I hope there is someone here who can help my company out on machining issue. We priced out some cylinder cams with some fairly large machine shops, and when the quotes came back my boss almost had a heart attack. We are in desperate need to apply reciprocal motion to a slide. The tolerance for the motion must be held within .005". The range of motion can be anything from 1/4" to 3". If there is anyone here with knowlege of cylinder cams, (or barrel cams), your response would be most welcome. Mike
Mike, First thing that you should know is that anything relative to a helicoil shape, involves a lot of time, which of course translates into high cost. Secondly, you are not commited to a cylindrical cam in the first place to accomplish what you are looking for, linkage governed by an excentric cam is almost as effective as a cylindrical, or barrel cam. If the quotes that you received are unusually high, you were probably being quoted on a cylindrical cam being machined from a solid block. The only machine shops that can do this are the larger companies that are equipped with machining centers. These larger job shops, with machining centers have no choice but to bill our their machine time at $175.00 per hour plus. In this machine and tool climate, such as it is, you may be much better off finding a shop that can fabricate the cam from two components, the cost of which will be much less prohibitive, and equally as effective. I personally have made these fabricated cams and used them for years without any problems whatsoever. They are traditionally made from oil-hard tool steel, and heat treated to a
58-59c Rockwell, and with proper lubrication, will last a lifetime. The accuracy of your throw, (you require .005" repeatablility), is accomplished by your slide hitting an adjustable dead stop, which will give you repeatability in the .001" range. The equipment needed to make this type of cam is a vertical milling machine, equipped with a dividing head that is ratio geared to the traverse screw, needed to machine the helicoil profile. I have published to my website some photographs of the cam that you are looking for. Feel free to download them and give them to your vendors for quote. You can substitute your own dimensions as your needs require.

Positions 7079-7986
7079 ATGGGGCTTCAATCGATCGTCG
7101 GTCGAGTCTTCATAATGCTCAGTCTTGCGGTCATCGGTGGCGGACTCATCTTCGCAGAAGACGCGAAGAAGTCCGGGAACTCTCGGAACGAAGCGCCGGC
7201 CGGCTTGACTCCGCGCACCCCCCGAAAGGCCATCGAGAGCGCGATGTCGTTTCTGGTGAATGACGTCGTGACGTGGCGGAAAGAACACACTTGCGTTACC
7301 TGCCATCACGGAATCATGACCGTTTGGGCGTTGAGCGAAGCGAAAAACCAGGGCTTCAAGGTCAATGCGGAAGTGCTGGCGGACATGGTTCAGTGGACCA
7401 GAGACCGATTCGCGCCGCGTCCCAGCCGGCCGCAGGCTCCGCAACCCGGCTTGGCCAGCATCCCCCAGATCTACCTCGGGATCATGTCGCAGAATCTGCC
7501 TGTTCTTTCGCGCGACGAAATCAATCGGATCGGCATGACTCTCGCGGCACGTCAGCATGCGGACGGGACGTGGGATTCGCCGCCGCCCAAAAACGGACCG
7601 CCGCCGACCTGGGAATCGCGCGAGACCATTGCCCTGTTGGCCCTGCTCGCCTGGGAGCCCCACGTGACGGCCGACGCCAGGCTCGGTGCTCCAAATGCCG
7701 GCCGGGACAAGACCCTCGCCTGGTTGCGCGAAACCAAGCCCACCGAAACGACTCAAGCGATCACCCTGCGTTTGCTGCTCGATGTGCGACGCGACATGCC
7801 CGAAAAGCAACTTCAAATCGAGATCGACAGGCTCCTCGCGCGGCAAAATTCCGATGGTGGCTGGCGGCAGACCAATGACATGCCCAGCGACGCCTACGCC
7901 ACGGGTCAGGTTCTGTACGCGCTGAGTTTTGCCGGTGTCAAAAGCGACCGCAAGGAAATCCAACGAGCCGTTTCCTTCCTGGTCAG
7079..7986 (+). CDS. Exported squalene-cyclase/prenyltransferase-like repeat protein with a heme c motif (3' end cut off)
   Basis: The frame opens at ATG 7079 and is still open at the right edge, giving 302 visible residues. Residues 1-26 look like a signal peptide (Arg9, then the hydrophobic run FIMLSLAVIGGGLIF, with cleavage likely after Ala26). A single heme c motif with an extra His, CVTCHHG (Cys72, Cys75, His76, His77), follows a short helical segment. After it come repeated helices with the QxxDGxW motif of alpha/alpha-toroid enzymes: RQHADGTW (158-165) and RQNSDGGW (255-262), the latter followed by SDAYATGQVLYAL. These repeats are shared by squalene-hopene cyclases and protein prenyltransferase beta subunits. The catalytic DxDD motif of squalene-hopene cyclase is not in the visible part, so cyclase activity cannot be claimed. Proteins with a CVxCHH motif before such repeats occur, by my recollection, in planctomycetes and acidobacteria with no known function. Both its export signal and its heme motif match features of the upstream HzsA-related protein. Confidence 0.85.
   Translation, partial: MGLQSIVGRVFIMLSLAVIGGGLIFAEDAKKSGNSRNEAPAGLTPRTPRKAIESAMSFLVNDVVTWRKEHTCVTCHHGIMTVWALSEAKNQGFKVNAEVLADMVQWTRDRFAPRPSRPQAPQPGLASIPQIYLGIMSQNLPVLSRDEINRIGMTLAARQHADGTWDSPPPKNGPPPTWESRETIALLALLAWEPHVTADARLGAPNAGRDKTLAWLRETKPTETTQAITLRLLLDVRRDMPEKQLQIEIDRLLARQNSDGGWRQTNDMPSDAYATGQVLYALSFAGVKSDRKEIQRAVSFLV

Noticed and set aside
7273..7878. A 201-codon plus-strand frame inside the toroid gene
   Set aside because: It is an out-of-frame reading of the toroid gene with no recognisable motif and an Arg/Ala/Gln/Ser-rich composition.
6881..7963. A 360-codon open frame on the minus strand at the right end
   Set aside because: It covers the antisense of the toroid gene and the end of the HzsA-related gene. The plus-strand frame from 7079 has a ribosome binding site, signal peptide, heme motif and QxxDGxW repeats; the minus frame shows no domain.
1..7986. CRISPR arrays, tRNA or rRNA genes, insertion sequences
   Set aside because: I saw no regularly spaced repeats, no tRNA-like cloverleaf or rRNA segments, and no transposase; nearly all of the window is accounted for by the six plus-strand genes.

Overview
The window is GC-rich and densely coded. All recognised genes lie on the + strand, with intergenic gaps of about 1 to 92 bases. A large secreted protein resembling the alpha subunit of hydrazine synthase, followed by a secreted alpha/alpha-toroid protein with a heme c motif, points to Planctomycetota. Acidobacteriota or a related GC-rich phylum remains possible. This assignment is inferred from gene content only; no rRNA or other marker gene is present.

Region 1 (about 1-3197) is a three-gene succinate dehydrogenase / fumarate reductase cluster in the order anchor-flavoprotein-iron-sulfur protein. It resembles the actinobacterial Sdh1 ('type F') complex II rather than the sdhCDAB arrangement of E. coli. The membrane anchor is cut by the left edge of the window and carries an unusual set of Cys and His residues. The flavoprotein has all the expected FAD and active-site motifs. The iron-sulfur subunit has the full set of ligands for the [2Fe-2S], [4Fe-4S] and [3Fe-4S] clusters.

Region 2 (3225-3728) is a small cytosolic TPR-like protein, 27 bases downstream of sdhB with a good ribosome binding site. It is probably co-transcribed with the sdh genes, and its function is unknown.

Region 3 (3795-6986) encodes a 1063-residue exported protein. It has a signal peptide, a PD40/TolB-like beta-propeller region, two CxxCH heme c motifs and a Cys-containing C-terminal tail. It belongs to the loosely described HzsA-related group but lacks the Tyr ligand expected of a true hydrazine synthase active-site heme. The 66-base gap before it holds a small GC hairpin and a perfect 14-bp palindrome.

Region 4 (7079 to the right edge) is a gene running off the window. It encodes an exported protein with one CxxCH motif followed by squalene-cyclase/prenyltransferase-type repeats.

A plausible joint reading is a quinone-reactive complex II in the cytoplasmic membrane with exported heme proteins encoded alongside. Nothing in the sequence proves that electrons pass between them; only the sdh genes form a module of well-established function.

Mike, I have made the model for the fabricated cam that you need to submit to the Rapid Prototype Co, or a Machine Shop, suitable for quote. If you need a sketch of the linkage and mechanical stop used along with this type of cam, get back to me and I can provide it. Bear in mind that the metal that you will ultimately receive your prototype in is on the order of cast zinc or an alloy, and therefore not very durable for industrial use or continuous duty. Also, the process is not cheap. The design offered by the tutorial of Dr. Mather, is of course Classic and a very excellent design, but there again, this is a design that a machine shop would have no choice, but to machine from a solid cylinder of steel, and you would in the same fiscal situation that you were in originally. Whatever you decide, I have published all the files that belong with the assembly for the cam that I propose on my website. Here is the link.
They're usually not that hard to machine using "A" axis mapping (axis substitution), hold better tolerances too. I've done several of them myself. You want to model the cylinder using sheet metal functions so you can unwrap it into a flat pattern. The contours are programmed in the flat state, and wrapped onto a cylinder using a single line of code in the program. Actually very easy. What is it made of and how big is it ??
It sounds to me like the shops you got quotes from didn't know how to do it, and subed it out to someone that did.